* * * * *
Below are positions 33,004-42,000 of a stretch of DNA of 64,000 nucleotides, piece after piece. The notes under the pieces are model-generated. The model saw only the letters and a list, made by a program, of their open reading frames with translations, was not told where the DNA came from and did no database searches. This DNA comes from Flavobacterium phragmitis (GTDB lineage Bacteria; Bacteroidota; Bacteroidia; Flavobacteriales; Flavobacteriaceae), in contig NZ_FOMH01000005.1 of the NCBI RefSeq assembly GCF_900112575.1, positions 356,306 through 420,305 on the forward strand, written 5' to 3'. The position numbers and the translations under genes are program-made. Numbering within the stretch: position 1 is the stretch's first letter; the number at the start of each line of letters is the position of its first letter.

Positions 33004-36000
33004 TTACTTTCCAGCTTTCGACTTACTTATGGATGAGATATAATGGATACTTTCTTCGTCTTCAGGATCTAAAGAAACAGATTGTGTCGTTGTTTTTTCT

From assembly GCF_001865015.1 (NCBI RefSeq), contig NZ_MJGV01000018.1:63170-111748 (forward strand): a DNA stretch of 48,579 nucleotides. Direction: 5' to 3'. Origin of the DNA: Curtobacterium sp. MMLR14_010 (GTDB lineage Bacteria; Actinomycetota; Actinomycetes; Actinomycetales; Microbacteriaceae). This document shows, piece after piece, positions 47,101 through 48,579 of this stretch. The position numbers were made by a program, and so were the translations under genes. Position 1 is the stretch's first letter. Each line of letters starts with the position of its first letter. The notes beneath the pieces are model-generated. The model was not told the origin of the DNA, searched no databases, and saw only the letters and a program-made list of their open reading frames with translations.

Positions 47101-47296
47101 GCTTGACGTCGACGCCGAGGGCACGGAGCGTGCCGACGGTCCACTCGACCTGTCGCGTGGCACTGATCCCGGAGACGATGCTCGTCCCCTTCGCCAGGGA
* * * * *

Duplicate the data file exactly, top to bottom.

Below are positions 33,004-42,000 of a stretch of DNA of 64,000 nucleotides, piece after piece. The notes under the pieces are model-generated. The model saw only the letters and a list, made by a program, of their open reading frames with translations, was not told where the DNA came from and did no database searches. This DNA comes from Flavobacterium phragmitis (GTDB lineage Bacteria; Bacteroidota; Bacteroidia; Flavobacteriales; Flavobacteriaceae), in contig NZ_FOMH01000005.1 of the NCBI RefSeq assembly GCF_900112575.1, positions 356,306 through 420,305 on the forward strand, written 5' to 3'. The position numbers and the translations under genes are program-made. Numbering within the stretch: position 1 is the stretch's first letter; the number at the start of each line of letters is the position of its first letter.

Positions 33004-36000
33004 TTACTTTCCAGCTTTCGACTTACTTATGGATGAGATATAATGGATACTTTCTTCGTCTTCAGGATCTAAAGAAACAGATTGTGTCGTTGTTTTTTCT

From assembly GCF_001865015.1 (NCBI RefSeq), contig NZ_MJGV01000018.1:63170-111748 (forward strand): a DNA stretch of 48,579 nucleotides. Direction: 5' to 3'. Origin of the DNA: Curtobacterium sp. MMLR14_010 (GTDB lineage Bacteria; Actinomycetota; Actinomycetes; Actinomycetales; Microbacteriaceae). This document shows, piece after piece, positions 47,101 through 48,579 of this stretch. The position numbers were made by a program, and so were the translations under genes. Position 1 is the stretch's first letter. Each line of letters starts with the position of its first letter. The notes beneath the pieces are model-generated. The model was not told the origin of the DNA, searched no databases, and saw only the letters and a program-made list of their open reading frames with translations.

Positions 47101-47296
47101 GCTTGACGTCGACGCCGAGGGCACGGAGCGTGCCGACGGTCCACTCGACCTGTCGCGTGGCACTGATCCCGGAGACGATGCTCGTCCCCTTCGCCAGGGA